30 May 2014

The trouble with being a hobbit

With the end of the academic year fast approaching, we are not only entering into a period of preparation for exams, but also of farewell dinners, speeches, and toasts, all of which reminds me that, if I may quote the great J.R.R. Tolkien, "I am in fact a hobbit, in all but size."

It is in this that I especially find myself to be hobbit-like because, like me, "they rather dreaded the after-dinner speech of their host (an inevitable item)." I have never enjoyed such formal farewell addresses and toasts because they tend to be rather stiff and the speaking usually drones on and on - and then on some again - usually saying nothing and very little of interest to any but a few. To my mind, a toast should be witty, memorable, and - above all - brief (which is likely what will most make it memorable).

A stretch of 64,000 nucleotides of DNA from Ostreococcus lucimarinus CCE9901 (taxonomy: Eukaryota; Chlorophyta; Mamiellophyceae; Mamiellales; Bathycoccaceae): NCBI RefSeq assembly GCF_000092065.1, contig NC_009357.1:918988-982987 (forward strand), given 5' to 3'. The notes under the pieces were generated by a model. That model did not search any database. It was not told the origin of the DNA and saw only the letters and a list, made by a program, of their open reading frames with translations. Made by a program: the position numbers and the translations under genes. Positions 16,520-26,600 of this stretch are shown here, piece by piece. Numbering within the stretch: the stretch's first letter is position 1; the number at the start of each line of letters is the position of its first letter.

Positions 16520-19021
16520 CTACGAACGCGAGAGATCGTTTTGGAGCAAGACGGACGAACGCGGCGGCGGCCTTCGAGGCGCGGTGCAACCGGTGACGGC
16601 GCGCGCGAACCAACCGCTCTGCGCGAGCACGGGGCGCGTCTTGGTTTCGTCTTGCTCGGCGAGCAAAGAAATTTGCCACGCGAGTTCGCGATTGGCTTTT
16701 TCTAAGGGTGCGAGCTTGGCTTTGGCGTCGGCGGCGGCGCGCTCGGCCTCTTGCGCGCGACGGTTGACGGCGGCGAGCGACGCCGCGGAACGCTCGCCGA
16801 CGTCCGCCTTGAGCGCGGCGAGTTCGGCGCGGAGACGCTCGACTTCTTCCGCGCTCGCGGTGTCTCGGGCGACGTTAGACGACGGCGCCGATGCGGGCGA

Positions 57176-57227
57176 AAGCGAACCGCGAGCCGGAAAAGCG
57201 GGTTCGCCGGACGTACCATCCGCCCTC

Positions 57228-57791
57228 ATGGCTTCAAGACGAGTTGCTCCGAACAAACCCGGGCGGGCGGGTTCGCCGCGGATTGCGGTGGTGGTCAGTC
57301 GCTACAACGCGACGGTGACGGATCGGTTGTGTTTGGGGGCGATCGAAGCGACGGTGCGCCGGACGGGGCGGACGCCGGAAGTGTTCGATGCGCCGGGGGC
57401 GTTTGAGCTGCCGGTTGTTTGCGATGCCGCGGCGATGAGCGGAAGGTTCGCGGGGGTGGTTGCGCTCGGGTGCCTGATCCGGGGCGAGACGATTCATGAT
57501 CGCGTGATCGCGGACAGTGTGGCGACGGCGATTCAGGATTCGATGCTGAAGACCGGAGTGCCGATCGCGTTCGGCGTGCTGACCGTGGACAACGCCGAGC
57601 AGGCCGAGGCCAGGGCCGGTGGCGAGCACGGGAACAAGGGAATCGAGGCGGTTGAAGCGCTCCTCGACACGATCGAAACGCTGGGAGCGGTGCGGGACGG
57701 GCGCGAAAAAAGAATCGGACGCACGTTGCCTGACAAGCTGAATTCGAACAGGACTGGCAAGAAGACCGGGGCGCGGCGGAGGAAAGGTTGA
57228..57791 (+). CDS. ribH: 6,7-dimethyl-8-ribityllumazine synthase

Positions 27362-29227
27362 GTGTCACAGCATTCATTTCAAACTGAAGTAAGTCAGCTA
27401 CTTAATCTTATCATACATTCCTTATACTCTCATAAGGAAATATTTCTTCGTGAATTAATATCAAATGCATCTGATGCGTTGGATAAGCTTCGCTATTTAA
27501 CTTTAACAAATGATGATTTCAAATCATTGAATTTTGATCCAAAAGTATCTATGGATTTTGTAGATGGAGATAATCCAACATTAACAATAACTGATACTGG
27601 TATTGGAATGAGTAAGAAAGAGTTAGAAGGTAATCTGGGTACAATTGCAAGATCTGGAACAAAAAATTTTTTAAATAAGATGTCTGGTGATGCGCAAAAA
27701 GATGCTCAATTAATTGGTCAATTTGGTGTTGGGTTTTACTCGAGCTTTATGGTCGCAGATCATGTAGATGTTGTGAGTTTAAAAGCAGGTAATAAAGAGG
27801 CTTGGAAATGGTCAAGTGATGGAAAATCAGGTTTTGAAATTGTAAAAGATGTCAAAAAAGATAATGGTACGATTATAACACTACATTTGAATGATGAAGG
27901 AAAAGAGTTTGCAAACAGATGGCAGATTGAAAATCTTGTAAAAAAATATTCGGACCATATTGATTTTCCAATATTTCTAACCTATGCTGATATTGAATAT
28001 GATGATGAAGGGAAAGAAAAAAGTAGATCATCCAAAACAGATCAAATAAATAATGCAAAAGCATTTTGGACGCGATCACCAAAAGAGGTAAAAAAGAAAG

As Bilbo Baggins began his farewell speech at that long-expected party, the hobbits "shouted, and they hammered joyously on the tables. Bilbo was doing splendidly," the narrator tells us. "This was just the sort of stuff they liked: short and obvious." Now, part of the interaction of the hobbits can no doubt be attributed to their "filling up the corners," but it also due, I suspect, because they enjoy a bit of good-natured banter. Most people do, I expect, which explains the great love people have for Statler and Waldorf, even if few have the courage to banter or find it socially acceptable.

The longer a speaker goes on, the more hobbit-like I feel: "They all feared that a song or some poetry was now imminent; and they were getting bored. Why couldn't he stop talking and let them drink his health?"

I would love to shout and hammer and cheer and applaud and banter throughout such a speech like the hobbits, but can you imagine the reaction if I actually did so? The majority of people like such a scene in a book or in a movie, but they would rather keep them there. Hence the trouble with being a hobbit.

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